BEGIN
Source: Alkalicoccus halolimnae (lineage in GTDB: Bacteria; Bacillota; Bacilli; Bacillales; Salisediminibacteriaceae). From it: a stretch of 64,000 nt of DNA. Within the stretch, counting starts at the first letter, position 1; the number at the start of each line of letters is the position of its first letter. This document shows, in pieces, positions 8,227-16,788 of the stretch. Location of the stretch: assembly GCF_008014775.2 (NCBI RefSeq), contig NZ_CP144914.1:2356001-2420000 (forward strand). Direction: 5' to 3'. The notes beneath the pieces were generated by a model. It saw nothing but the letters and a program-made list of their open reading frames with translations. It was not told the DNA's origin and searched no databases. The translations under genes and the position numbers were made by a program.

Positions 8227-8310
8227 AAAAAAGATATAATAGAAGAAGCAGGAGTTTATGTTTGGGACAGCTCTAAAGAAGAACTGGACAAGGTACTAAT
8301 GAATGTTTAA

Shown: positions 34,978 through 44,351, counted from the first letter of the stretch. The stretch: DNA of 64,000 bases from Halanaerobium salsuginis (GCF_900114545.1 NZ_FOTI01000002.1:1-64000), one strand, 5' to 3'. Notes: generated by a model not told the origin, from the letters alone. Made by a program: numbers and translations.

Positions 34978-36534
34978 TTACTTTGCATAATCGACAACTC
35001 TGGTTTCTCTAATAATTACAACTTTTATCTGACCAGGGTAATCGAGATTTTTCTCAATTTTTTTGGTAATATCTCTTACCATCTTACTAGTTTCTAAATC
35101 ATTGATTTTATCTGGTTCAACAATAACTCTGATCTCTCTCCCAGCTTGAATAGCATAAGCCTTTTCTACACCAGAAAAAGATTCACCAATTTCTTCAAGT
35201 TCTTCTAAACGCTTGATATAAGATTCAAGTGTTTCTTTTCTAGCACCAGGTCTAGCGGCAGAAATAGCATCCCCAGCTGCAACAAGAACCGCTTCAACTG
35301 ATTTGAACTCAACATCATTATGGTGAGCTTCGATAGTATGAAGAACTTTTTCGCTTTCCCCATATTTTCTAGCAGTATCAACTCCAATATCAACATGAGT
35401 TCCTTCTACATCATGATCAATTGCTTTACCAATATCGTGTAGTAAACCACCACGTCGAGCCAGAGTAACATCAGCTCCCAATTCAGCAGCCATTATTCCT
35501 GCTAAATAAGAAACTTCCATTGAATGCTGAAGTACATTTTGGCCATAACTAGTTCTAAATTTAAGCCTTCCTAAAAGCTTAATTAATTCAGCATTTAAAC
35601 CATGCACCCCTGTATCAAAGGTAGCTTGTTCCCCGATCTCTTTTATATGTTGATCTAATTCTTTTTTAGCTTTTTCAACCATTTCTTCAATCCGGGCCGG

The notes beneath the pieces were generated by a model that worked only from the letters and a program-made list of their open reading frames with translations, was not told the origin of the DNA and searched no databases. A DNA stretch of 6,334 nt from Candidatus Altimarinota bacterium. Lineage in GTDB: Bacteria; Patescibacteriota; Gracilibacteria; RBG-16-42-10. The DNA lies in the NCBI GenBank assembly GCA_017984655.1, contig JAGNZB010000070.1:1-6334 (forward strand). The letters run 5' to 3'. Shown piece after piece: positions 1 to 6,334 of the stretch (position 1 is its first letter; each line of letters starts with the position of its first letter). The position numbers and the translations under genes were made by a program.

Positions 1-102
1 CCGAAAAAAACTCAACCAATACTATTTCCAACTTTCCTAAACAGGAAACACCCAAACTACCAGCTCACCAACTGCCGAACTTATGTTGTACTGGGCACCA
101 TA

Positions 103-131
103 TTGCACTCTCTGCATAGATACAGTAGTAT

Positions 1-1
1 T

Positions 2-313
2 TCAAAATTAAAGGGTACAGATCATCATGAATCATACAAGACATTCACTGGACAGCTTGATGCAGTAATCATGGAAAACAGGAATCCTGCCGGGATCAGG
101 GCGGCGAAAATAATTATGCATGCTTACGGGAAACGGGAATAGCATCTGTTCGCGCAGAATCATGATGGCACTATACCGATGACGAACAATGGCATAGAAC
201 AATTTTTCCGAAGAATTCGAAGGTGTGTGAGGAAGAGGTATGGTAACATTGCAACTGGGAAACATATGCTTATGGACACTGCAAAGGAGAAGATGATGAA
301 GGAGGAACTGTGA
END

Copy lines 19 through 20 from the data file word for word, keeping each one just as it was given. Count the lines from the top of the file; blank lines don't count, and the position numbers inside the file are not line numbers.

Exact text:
Positions 103-131
103 TTGCACTCTCTGCATAGATACAGTAGTAT